Here is a question that this year's class should be able to take a stab at even now:
Essay Question 2 (14 points)
Assume for the purposes of this question that the federal court in Florida entertaining Smith v. Insurer Corp. & Jones should use the plausibility pleading standard in Twombly and Iqbal. Has the standard been satisfied (particularly concerning paragraphs 9-15)?
This question concerns following complaint [sorry if the formatting is off here]
UNITED STATES DISTRICT COURT
SOUTHERN DISTRICT OF FLORIDA
- - - - - - - - - - - - - - - - - - - - - - - - - -x
JOE SMITH, :
Plaintiff, : 00 Civ. 1001
- against - :
INSURER CORP., :
Defendant, : JURY TRIAL DEMANDED
- and – :
JANE JONES, :
- - - - - - - - - - - - - - - - - - - - - - - - - -x
Plaintiff, Joe Smith, by his attorney, alleges as follows:
1. Insurer Corp. is incorporated in Delaware.
2. Insurer Corp. provides term life insurance to hundreds of thousands of individuals in New York, New Jersey, and Connecticut. Joe Smith is Insurer Corp.’s only customer in Florida.
3. Insurer Corp. has sales offices and agents in New York, New Jersey, and Connecticut.
4. Insurer Corp.’s claims processing office, and 2/3 of its employees, are located at 100 1st St., Greenwich, Connecticut, in the District of Connecticut.
5. Around 1/10 of Insurer Corp.’s employees work at an office at 1000 5th Ave., New York, New York, in the Southern District of New York. The Chief Executive Officer and most of the other high-level officers work at this office. The board of directors meets there as well.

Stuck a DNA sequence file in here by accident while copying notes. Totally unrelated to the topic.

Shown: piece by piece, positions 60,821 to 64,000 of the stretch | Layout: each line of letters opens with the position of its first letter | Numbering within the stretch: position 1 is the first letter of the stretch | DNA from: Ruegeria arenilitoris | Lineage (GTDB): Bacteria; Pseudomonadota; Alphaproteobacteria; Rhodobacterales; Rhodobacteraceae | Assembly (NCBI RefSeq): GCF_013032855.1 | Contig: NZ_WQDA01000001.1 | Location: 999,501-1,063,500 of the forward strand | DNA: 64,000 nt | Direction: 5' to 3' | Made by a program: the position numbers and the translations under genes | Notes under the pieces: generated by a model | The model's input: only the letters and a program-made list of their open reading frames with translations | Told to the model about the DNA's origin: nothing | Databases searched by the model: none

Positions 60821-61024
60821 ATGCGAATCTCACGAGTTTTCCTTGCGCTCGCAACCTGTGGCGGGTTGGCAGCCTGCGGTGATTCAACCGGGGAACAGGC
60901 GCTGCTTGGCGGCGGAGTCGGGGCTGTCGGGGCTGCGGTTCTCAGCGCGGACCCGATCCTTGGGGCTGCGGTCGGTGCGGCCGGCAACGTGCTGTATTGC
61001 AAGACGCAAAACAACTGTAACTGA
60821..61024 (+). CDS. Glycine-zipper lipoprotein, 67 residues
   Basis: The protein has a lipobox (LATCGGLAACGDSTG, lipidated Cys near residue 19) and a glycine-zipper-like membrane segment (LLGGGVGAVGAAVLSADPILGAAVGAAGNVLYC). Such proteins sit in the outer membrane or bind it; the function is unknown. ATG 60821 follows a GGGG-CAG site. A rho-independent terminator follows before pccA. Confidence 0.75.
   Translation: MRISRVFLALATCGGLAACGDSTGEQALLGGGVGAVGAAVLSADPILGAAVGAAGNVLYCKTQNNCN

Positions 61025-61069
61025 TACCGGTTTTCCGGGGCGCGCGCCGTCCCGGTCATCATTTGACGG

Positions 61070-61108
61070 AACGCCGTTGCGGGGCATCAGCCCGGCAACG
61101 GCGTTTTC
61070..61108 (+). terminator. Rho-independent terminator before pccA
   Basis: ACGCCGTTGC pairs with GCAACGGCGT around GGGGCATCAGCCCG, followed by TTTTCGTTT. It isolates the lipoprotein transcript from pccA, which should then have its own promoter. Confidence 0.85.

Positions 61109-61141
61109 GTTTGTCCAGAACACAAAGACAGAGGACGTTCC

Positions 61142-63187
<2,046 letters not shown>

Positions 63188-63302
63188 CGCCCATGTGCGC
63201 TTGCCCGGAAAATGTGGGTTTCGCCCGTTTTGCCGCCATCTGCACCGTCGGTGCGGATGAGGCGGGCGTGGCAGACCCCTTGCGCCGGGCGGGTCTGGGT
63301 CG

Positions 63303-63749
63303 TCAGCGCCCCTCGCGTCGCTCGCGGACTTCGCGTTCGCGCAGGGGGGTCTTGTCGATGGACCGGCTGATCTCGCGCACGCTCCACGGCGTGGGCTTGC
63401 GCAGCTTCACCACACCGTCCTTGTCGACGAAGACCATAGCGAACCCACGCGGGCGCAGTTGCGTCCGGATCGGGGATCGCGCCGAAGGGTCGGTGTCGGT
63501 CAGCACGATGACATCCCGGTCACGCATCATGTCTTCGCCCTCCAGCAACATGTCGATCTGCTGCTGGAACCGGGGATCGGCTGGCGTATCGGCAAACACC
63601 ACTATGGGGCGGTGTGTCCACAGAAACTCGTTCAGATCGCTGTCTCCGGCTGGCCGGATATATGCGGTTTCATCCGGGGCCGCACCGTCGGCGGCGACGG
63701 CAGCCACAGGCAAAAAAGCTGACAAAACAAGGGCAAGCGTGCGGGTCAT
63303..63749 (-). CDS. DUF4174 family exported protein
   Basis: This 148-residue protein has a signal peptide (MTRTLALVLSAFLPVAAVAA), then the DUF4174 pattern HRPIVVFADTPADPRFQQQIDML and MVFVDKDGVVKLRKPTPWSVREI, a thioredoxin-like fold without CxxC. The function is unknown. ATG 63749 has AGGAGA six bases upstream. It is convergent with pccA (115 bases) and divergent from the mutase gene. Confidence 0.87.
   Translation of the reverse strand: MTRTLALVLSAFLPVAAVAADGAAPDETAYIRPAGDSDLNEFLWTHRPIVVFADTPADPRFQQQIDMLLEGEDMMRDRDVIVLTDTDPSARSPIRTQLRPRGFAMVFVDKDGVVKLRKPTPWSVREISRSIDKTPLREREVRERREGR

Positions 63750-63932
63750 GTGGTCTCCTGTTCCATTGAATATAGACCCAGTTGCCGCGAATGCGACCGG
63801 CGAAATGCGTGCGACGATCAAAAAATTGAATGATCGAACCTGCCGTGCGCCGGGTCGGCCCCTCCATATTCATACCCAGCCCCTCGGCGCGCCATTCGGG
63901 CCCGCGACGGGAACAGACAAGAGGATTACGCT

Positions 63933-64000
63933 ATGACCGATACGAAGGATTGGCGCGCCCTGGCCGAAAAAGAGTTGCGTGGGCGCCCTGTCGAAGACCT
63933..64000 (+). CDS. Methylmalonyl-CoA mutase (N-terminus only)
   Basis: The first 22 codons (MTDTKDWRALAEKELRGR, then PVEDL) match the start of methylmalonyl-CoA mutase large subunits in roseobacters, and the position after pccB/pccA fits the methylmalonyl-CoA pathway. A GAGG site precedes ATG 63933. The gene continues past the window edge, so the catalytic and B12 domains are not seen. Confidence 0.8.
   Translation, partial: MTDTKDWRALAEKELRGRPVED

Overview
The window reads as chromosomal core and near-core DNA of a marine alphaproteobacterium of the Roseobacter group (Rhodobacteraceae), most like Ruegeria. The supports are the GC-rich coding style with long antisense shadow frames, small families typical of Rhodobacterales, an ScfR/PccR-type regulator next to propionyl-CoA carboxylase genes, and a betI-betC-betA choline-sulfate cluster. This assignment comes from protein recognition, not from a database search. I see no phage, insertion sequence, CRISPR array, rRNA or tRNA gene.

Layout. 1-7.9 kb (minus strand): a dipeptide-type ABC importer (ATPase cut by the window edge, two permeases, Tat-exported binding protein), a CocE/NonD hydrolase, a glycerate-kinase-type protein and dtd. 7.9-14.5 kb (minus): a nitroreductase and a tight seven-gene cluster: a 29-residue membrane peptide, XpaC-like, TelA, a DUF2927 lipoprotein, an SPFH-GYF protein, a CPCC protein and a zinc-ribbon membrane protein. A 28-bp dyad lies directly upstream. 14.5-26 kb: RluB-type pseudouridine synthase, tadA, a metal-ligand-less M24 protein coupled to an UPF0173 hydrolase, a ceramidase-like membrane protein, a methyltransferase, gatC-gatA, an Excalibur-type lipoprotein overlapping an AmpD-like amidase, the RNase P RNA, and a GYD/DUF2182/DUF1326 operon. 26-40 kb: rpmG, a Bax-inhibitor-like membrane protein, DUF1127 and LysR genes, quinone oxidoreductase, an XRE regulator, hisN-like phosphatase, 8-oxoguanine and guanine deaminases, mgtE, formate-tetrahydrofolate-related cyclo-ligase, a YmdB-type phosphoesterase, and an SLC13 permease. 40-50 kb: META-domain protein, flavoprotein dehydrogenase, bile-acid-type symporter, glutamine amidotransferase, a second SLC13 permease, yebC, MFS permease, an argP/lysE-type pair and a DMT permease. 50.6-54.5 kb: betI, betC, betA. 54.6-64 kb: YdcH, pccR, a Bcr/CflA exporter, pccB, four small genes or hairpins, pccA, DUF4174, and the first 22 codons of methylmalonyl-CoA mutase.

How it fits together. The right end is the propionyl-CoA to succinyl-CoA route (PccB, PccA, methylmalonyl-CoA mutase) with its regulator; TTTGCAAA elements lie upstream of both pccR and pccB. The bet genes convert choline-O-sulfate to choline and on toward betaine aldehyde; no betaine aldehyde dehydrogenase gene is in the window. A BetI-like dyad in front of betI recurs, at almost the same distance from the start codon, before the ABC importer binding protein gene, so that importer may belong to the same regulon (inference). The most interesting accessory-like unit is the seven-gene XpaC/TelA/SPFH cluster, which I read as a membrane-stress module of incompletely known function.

6. Jane Jones, an employee of Insurer Corp., lives at 100 North St., Greenwich, Connecticut, in the District of Connecticut.
7. Jane Jones’s office is at the Insurer Corp.’s offices at 1000 5th Ave., New York, New York.
8. Since June 30, 2010, Joe Smith has been living at 10 7th St., Miami, Florida, in the Southern District of Florida.
9. Joe Smith entered into his term life insurance contract with Insurer Corp. at Insurer Corp.’s Greenwich Connecticut office, while he was living in Connecticut. On June 30, 2010, he moved to Miami, Florida and continued to pay his premiums from there.
10. On January 12, 2011, Jane Jones, who was updating Joe Smith’s files, negligently left her laptop computer on a bench outside her office building at 1000 5th Ave., New York, New York.
11. Sensitive financial information concerning Joe Smith, including his Social Security Number and credit card numbers, were negligently left unencrypted on Jane Jones’s laptop.
12 Joe Smith is himself careful with his financial information.
13. Six weeks after the loss of the laptop, Joe Smith was the victim of identity theft, perpetrated by someone as yet unknown, in which a fake credit card was created under his name.
14. Joe Smith’s damages from the identity theft has been $78,000.
15. Joe Smith’s damages were proximately caused by the defendants’ negligence.
JURISDICTION AND VENUE
16. This Court has jurisdiction over the subject matter of this Complaint pursuant to 28 U.S.C. § 1332.
17. Venue in this District is proper under 28 U.S.C. § 1391.
STATEMENT OF CLAIM
18. By reason of the foregoing, Insurer Corp. is liable for negligence to Joe Smith.
19. By reason of the foregoing, Jane Jones is liable for negligence to Joe Smith.
PRAYER FOR RELIEF
Wherefore, plaintiff respectfully requests that this Court award